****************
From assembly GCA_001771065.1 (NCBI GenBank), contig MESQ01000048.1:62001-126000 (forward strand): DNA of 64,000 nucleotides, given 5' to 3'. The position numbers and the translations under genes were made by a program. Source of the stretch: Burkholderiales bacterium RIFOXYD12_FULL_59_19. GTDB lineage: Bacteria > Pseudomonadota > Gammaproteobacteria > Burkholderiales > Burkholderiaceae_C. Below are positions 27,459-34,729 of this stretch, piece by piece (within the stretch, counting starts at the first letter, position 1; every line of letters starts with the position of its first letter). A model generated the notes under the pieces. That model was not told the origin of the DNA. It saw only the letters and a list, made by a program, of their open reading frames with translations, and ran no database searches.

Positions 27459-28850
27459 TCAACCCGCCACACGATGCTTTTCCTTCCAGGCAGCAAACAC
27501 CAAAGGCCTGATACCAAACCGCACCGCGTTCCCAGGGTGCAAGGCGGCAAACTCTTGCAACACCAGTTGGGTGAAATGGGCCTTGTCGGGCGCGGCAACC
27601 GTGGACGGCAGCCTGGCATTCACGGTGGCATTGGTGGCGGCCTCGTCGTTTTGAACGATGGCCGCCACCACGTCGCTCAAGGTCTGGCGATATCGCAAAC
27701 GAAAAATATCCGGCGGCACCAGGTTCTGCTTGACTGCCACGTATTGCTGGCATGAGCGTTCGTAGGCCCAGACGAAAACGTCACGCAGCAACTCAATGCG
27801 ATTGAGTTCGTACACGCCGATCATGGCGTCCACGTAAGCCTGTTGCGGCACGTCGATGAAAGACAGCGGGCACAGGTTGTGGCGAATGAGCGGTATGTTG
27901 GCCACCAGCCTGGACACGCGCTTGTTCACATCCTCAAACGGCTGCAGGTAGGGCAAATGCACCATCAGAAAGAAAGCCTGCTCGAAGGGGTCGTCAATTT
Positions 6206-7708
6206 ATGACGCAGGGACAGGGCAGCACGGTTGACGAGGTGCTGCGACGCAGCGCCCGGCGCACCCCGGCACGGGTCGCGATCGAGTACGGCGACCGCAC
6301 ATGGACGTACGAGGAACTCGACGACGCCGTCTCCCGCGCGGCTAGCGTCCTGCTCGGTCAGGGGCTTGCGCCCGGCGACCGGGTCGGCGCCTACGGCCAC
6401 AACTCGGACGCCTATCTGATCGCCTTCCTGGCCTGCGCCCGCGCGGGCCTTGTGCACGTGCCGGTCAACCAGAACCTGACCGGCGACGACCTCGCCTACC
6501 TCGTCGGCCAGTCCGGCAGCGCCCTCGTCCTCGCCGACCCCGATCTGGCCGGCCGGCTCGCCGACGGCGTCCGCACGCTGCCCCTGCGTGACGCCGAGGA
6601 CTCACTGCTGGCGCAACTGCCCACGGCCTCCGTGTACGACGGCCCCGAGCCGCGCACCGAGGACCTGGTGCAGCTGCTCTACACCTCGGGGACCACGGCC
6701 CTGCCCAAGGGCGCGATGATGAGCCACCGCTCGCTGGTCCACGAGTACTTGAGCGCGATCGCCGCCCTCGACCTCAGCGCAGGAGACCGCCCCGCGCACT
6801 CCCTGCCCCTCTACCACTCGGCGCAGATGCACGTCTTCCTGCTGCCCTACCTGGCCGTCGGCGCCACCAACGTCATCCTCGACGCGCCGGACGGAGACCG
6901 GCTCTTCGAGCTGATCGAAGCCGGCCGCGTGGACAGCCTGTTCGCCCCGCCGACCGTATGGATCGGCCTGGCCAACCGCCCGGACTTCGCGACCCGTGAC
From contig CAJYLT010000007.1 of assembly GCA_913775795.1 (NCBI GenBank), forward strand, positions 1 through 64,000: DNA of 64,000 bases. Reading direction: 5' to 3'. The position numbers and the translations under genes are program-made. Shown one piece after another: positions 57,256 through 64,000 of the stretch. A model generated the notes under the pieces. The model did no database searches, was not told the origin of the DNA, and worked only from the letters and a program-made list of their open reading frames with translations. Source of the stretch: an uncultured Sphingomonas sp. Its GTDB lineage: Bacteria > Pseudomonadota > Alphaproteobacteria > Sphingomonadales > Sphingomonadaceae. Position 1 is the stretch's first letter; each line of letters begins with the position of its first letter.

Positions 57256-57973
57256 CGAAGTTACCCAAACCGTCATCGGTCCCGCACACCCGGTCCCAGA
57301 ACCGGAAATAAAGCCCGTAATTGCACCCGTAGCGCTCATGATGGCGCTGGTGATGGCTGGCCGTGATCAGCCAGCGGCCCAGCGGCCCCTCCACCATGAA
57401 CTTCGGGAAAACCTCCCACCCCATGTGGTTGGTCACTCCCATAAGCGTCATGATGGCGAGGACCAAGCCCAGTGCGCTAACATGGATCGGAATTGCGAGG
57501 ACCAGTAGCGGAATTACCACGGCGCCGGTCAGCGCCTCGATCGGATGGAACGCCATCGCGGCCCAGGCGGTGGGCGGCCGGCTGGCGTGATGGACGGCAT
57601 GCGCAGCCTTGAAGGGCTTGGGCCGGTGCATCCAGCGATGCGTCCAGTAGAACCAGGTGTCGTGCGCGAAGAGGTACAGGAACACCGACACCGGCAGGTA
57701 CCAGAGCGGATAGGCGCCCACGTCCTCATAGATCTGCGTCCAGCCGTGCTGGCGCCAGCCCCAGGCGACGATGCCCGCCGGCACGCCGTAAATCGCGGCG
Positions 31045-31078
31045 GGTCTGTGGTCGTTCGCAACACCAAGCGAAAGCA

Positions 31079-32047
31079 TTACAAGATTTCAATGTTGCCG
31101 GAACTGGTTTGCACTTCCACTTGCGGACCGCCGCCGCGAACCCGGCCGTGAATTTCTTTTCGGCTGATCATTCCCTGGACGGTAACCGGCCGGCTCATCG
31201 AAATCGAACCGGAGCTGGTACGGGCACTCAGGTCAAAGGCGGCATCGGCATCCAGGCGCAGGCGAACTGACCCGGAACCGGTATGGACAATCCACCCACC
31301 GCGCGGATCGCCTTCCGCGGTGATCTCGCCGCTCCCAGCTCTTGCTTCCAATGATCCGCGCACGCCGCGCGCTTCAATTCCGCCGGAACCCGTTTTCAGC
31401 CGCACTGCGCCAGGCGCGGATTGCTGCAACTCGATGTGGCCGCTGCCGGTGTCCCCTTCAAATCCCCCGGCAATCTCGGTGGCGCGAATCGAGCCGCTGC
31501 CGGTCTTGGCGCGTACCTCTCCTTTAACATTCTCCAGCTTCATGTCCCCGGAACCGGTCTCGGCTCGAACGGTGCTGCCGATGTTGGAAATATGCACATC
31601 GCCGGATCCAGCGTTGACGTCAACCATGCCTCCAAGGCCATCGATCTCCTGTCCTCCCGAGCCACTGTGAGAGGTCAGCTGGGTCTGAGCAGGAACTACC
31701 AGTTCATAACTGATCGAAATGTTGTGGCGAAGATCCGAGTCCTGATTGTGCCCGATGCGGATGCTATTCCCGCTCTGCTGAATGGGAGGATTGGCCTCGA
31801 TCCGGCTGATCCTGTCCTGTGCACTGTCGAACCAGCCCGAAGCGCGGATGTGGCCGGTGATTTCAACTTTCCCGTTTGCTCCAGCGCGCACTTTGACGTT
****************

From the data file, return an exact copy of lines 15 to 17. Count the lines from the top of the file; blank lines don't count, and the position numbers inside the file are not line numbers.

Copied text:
6701 CTGCCCAAGGGCGCGATGATGAGCCACCGCTCGCTGGTCCACGAGTACTTGAGCGCGATCGCCGCCCTCGACCTCAGCGCAGGAGACCGCCCCGCGCACT
6801 CCCTGCCCCTCTACCACTCGGCGCAGATGCACGTCTTCCTGCTGCCCTACCTGGCCGTCGGCGCCACCAACGTCATCCTCGACGCGCCGGACGGAGACCG
6901 GCTCTTCGAGCTGATCGAAGCCGGCCGCGTGGACAGCCTGTTCGCCCCGCCGACCGTATGGATCGGCCTGGCCAACCGCCCGGACTTCGCGACCCGTGAC